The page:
Wednesday, April 12, 2017

Elaine Chao on Politico Podcast

Politico has started a new podcast called Women Rule and the latest episode features Secretary of Transportation Elaine Chao. I recommend it -- particularly to young women looking to get ahead in male dominated industries.

Chao discusses immigrating to America as an eight year old who spoke no English and didn't know how to use a fork. Although I have heard Chao talk about this experience before, I am always struck by how much her family overcame, and their courage in coming here; Chao's mother stayed back in China with Chao and two of her sisters for three years before they were able to join her husband in America.

It's just extraordinary that Chao rose to serve four different presidents, two as a member of the cabinet. Her family illustrates the American dream. It never fails to encourage me.

Chao had some interesting insights in working in places where she was the only woman. She didn't like sports and therefore could not participate in the banter that preceded the work of meetings. And she decided that because she really was not interested, she would not try to learn a little something about sports and fake it; she was authentic to her own interests.

She was able to become included by virtue of her mastery of subjects like transportation and finance. Subject mastery, Chao observed, is empowering. Women tend to prepare more than men, Chao noted, and that has been her style as well.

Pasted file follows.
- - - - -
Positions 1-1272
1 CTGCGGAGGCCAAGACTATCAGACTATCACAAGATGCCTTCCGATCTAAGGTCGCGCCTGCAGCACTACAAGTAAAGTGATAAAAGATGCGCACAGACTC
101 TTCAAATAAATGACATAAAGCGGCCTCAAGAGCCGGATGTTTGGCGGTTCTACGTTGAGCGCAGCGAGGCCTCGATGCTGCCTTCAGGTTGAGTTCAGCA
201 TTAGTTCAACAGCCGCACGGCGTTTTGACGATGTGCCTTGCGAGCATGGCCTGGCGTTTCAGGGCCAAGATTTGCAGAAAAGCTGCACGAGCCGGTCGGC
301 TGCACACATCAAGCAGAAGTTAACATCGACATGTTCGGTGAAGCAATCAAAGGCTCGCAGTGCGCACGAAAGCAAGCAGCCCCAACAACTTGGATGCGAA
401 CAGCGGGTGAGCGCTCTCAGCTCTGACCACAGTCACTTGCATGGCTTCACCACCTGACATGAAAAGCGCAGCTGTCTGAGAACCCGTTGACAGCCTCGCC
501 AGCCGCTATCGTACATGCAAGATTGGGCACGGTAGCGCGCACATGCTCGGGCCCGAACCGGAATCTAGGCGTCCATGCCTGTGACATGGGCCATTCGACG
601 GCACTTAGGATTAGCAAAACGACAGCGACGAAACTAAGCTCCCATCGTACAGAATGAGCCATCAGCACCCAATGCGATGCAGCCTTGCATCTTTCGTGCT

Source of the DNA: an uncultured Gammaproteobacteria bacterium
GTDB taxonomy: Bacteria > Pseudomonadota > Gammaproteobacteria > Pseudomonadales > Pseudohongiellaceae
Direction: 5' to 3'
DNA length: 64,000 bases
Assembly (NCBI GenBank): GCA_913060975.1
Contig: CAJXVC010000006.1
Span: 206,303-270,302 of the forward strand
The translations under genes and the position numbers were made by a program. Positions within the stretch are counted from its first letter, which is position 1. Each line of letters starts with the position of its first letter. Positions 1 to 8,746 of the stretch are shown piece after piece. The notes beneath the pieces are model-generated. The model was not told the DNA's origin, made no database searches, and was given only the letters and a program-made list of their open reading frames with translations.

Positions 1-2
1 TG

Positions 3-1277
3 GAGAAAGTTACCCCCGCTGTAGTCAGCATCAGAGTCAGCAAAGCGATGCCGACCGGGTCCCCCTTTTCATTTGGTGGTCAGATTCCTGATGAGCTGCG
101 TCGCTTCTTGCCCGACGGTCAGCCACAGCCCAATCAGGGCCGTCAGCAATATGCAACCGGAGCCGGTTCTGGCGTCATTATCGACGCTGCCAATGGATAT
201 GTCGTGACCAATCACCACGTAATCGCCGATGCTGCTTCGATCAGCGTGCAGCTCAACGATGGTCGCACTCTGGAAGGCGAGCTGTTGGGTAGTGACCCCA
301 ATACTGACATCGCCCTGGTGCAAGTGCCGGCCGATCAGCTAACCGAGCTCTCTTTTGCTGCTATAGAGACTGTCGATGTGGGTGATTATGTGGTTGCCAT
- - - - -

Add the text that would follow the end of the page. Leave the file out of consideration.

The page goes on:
Chao advised younger women to not be afraid of making a mistake, particularly misspeaking. In part, that comes from Chao's view of America as a land of second chances. It also reflects her observation that Americans are not like Asians -- who choose words deliberately and listen to others with the expectation they did likewise.  In America, there's a good chance no one will remember the mistake, Chao said.

In addition to insights about her leadership style, Chao gives some tidbits about her husband, Senate Majority Leader Mitch McConnell. Kentuckians will not be surprised to hear what a considerate spouse he is. Still, it's hard to comprehend the Senate Majority Leader doing laundry.

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